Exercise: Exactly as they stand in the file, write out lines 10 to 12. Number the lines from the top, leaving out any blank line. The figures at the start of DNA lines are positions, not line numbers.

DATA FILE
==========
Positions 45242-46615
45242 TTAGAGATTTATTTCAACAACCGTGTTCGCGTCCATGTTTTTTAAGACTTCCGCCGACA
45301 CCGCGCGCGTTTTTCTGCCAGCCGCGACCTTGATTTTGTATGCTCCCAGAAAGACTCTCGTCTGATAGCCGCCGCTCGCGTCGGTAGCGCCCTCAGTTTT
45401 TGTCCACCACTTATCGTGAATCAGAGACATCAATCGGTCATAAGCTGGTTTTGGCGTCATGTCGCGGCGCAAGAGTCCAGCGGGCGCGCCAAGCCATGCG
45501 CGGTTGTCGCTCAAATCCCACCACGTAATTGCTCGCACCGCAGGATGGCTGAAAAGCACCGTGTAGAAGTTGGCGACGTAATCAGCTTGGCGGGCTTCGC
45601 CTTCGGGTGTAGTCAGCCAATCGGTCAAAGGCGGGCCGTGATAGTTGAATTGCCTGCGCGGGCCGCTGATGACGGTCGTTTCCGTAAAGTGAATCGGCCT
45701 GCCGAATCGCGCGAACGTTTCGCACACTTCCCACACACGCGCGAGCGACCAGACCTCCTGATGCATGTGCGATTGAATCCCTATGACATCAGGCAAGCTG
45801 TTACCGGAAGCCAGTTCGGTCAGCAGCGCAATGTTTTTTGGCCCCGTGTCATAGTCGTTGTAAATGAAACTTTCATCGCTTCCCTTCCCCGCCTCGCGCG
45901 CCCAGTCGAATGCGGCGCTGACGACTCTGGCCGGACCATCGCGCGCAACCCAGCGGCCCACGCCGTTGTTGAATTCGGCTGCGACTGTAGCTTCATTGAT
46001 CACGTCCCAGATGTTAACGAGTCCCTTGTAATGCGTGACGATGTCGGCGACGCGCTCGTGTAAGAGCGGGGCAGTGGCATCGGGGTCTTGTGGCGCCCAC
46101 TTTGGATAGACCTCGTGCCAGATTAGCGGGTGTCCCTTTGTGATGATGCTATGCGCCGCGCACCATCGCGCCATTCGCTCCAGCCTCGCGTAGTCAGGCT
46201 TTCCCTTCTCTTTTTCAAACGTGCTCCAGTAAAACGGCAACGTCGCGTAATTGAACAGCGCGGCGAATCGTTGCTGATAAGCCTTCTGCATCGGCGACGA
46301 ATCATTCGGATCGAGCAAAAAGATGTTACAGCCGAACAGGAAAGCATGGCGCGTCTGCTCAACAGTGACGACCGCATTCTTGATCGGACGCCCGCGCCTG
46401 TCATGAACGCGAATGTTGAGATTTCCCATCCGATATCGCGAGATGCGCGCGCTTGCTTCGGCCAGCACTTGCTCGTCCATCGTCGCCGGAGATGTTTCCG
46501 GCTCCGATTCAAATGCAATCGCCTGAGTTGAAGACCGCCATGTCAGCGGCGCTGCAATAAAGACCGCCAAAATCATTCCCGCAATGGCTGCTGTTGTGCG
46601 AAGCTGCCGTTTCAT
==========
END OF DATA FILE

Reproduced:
46001 CACGTCCCAGATGTTAACGAGTCCCTTGTAATGCGTGACGATGTCGGCGACGCGCTCGTGTAAGAGCGGGGCAGTGGCATCGGGGTCTTGTGGCGCCCAC
46101 TTTGGATAGACCTCGTGCCAGATTAGCGGGTGTCCCTTTGTGATGATGCTATGCGCCGCGCACCATCGCGCCATTCGCTCCAGCCTCGCGTAGTCAGGCT
46201 TTCCCTTCTCTTTTTCAAACGTGCTCCAGTAAAACGGCAACGTCGCGTAATTGAACAGCGCGGCGAATCGTTGCTGATAAGCCTTCTGCATCGGCGACGA